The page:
Senses of Filiality: Bodily capacities, hierarchies of power past and present


Last year I returned to my longstanding interest in 孝顺 or filiality (often also translated as “filial piety”). My earlier work on imperial ritual concentrated, in part, upon the emperor in his role as son, Son of Heaven and son in his genealogical clan line, and contrasted this with his role as arbiter of the cosmic-patterned cultural power of 文 wen (often translated as “text/s” ). In the past few years, the government in China has obliged this historian by reviving in various ways, subtle and not-so-subtle, discourses on filiality, including revising a law on Elder Care to emphasize that children must spend time with their parents (this was greeted by a fair amount of derision—see cartoon). There are museums on Filiality in history. A new version of the Twenty-Four Filial Examples has been issued. And importantly, propaganda postering has been visibly launched that mobilizes intergenerational affect to embody forth the “China Dream” campaign.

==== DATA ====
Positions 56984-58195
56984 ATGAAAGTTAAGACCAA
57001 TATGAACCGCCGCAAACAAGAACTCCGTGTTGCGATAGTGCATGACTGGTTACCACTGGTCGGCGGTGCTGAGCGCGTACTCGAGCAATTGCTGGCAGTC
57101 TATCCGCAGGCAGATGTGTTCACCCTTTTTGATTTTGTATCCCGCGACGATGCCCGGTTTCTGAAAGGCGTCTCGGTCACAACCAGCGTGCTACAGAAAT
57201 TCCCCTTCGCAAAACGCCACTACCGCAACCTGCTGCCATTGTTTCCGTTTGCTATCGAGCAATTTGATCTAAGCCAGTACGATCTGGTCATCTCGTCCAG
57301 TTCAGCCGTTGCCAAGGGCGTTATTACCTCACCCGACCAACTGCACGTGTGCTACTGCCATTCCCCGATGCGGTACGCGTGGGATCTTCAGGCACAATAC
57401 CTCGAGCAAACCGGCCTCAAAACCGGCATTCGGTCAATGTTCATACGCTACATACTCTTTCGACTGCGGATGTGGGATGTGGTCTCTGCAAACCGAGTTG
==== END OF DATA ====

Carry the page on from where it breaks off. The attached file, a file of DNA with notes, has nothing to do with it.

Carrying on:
This fall I will be working on a project in Shanghai tentatively named Senses of Filiality: Bodily capacities, Hierarchies of power Past and Present. I’ll also present a paper at the American Anthropological Association in Denver in November. The panel, organized by Ma Zhiying and Erin Rafferty is called Reconfiguring and Remediating the Family: Accounting for a Strange Familiarity in Contemporary China. My paper will be “China Dreams: Of Filial Values in the Persuasive Forms of Social Propaganda, Past and Present”. It happens Saturday, November 21 at 10:15 am—please come by!


Two previous essays on filiality are here and here.